Double talk on double-digit

India doesn’t need to buy peace from its neighbours to sustain economic growth

At a talk I gave recently, one person asked if the numerous crises in India’s immediate neighbourhood limit India’s growth. This was some time after Prime Minister Manmohan Singh, at a press conference in May, asserted that “India would be unable to realise its full economic potential if it couldn’t reduce tensions with its neighbours, especially Pakistan”.

“Not at the moment, and not for the foreseeable future” I replied, “because the biggest bottlenecks to sustainable economic growth are domestic.” Only after the most important reforms—creating a national common market, unshackling agriculture, liberalising labour laws and fixing the education system—run their course might the situation in the neighbourhood begin to matter.

In a recent paper demographics and India’s labour force, Tushar Poddar and Pragyan Deb of Goldman Sachs estimate that they see the Indian economy growing at a base rate of 8% per annum. With the required reforms, the growth rate will increase to 9%. With wrong policies, there is a risk that the growth rate will fall to 6.5%. [See recent articles by Niranjan Rajadhyaksha & V Anantha Nageswaran for a discussion on sustaining high growth rates].

The neighbourhood doesn’t register much in these assessments. In fact, Dr Singh himself concedes as much. “A number of inherent strengths in the country’s economy,” he said this month “can contribute to rapid growth in the future and they should be harnessed to push up economic growth to double digits.” In other words, Dr Singh the economist contradicts Dr Singh the geopolitical strategist.

The prime minister’s concession underlines the simple fact the most brazen of Pakistan’s skulduggeries are but a pimple on the posterior of the India economy. You don’t need to have grand “composite dialogues” with Pakistan’s impotent politicians to sustain India’s economic growth.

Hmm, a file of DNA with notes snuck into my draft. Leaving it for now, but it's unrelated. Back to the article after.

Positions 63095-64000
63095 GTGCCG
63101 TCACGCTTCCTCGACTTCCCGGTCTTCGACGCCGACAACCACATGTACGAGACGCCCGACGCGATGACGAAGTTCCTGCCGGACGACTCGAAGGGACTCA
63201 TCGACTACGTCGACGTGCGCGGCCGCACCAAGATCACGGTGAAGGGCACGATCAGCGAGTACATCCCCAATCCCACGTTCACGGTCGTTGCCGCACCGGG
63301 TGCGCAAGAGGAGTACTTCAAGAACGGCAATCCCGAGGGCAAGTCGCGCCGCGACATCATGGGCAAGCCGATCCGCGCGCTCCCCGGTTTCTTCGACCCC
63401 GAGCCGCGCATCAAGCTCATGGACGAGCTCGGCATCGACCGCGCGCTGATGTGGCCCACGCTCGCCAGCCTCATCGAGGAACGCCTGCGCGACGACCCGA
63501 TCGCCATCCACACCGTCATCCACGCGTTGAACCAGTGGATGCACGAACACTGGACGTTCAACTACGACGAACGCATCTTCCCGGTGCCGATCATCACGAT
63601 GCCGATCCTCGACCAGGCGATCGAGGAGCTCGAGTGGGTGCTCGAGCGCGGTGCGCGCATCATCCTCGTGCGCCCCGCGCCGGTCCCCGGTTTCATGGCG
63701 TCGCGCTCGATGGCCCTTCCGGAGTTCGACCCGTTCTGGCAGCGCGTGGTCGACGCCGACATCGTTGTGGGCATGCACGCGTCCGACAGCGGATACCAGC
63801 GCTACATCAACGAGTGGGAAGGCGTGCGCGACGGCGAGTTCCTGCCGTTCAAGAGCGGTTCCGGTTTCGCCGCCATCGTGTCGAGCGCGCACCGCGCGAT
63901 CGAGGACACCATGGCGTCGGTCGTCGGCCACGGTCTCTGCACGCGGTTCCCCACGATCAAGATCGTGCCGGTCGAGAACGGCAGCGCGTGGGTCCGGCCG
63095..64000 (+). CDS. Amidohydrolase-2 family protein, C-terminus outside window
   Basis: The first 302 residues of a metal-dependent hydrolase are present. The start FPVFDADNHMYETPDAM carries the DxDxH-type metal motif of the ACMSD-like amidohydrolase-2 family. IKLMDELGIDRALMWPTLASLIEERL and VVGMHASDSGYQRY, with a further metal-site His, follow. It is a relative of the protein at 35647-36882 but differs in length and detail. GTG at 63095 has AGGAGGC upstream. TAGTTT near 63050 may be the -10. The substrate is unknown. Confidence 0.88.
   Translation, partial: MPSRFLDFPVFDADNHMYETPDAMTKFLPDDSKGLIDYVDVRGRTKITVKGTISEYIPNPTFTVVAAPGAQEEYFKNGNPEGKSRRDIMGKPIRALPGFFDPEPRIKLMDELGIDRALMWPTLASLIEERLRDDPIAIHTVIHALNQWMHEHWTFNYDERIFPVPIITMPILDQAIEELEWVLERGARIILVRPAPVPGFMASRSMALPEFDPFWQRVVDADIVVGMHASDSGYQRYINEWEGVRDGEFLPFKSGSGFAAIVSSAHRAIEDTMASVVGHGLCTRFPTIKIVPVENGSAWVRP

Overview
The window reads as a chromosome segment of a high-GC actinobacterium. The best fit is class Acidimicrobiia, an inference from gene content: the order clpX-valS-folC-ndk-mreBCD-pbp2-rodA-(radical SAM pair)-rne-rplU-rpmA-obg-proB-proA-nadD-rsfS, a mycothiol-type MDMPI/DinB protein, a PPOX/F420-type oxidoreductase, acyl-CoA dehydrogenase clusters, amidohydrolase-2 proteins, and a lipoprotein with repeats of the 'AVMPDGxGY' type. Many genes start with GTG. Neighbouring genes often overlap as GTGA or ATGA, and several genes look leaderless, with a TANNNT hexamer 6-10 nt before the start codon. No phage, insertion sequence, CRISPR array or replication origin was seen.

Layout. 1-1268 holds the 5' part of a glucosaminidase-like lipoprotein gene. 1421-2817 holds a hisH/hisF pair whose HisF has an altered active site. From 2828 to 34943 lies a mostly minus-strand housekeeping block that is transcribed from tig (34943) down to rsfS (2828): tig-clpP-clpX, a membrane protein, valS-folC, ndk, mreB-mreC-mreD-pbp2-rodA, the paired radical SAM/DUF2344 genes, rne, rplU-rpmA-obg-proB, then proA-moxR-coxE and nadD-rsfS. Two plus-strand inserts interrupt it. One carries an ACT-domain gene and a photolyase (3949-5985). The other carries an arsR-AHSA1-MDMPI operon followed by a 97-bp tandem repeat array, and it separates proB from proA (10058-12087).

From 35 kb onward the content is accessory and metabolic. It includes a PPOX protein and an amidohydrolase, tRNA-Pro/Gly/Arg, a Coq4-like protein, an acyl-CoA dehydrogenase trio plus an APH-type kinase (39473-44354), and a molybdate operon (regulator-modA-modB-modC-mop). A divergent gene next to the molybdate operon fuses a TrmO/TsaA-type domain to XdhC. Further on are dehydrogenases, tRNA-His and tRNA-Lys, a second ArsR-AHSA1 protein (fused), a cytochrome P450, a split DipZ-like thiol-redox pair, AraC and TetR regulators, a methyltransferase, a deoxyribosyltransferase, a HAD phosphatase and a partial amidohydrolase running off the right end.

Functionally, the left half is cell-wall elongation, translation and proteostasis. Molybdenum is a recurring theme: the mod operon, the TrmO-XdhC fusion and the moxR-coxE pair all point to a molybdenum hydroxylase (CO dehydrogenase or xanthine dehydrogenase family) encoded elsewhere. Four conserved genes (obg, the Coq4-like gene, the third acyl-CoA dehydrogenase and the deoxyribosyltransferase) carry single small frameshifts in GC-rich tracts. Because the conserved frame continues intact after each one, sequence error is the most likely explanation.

On the contrary, the question for India’s neighbours is whether or not they want to benefit from India’s growth process? It’s their decision. Sri Lanka and now Bangladesh appear to have embarked on trajectories that make the most out of opportunities provided by both India and China. Pakistan—perhaps because its unaccountable elite are buttressed by liberal Western aid—is unconcerned with improving the lot of its own people. That is its own problem. This does not mean it is not in India’s interests to improve trade with its crisis-ridden neighbour. It only means that it won’t hurt the Indian economy much if it doesn’t happen.

Once the Indian economy exhausts all the potential from the necessary next wave of reforms the condition of the neighbourhood might begin to impose constraints on its further growth. That point is at least two decades away. And it is by no means certain that it’ll matter even then, for it is possible that the neighbourhood will matter even less.